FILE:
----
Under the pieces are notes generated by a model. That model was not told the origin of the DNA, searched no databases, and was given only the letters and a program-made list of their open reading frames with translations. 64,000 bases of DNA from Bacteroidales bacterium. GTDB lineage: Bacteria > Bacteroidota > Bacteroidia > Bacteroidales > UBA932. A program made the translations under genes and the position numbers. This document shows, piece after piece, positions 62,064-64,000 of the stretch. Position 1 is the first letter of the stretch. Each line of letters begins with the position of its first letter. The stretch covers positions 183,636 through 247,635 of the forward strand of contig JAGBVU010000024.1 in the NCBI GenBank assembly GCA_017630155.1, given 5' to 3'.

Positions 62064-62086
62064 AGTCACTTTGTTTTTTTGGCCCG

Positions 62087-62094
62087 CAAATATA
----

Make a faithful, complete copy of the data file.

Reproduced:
Under the pieces are notes generated by a model. That model was not told the origin of the DNA, searched no databases, and was given only the letters and a program-made list of their open reading frames with translations. 64,000 bases of DNA from Bacteroidales bacterium. GTDB lineage: Bacteria > Bacteroidota > Bacteroidia > Bacteroidales > UBA932. A program made the translations under genes and the position numbers. This document shows, piece after piece, positions 62,064-64,000 of the stretch. Position 1 is the first letter of the stretch. Each line of letters begins with the position of its first letter. The stretch covers positions 183,636 through 247,635 of the forward strand of contig JAGBVU010000024.1 in the NCBI GenBank assembly GCA_017630155.1, given 5' to 3'.

Positions 62064-62086
62064 AGTCACTTTGTTTTTTTGGCCCG

Positions 62087-62094
62087 CAAATATA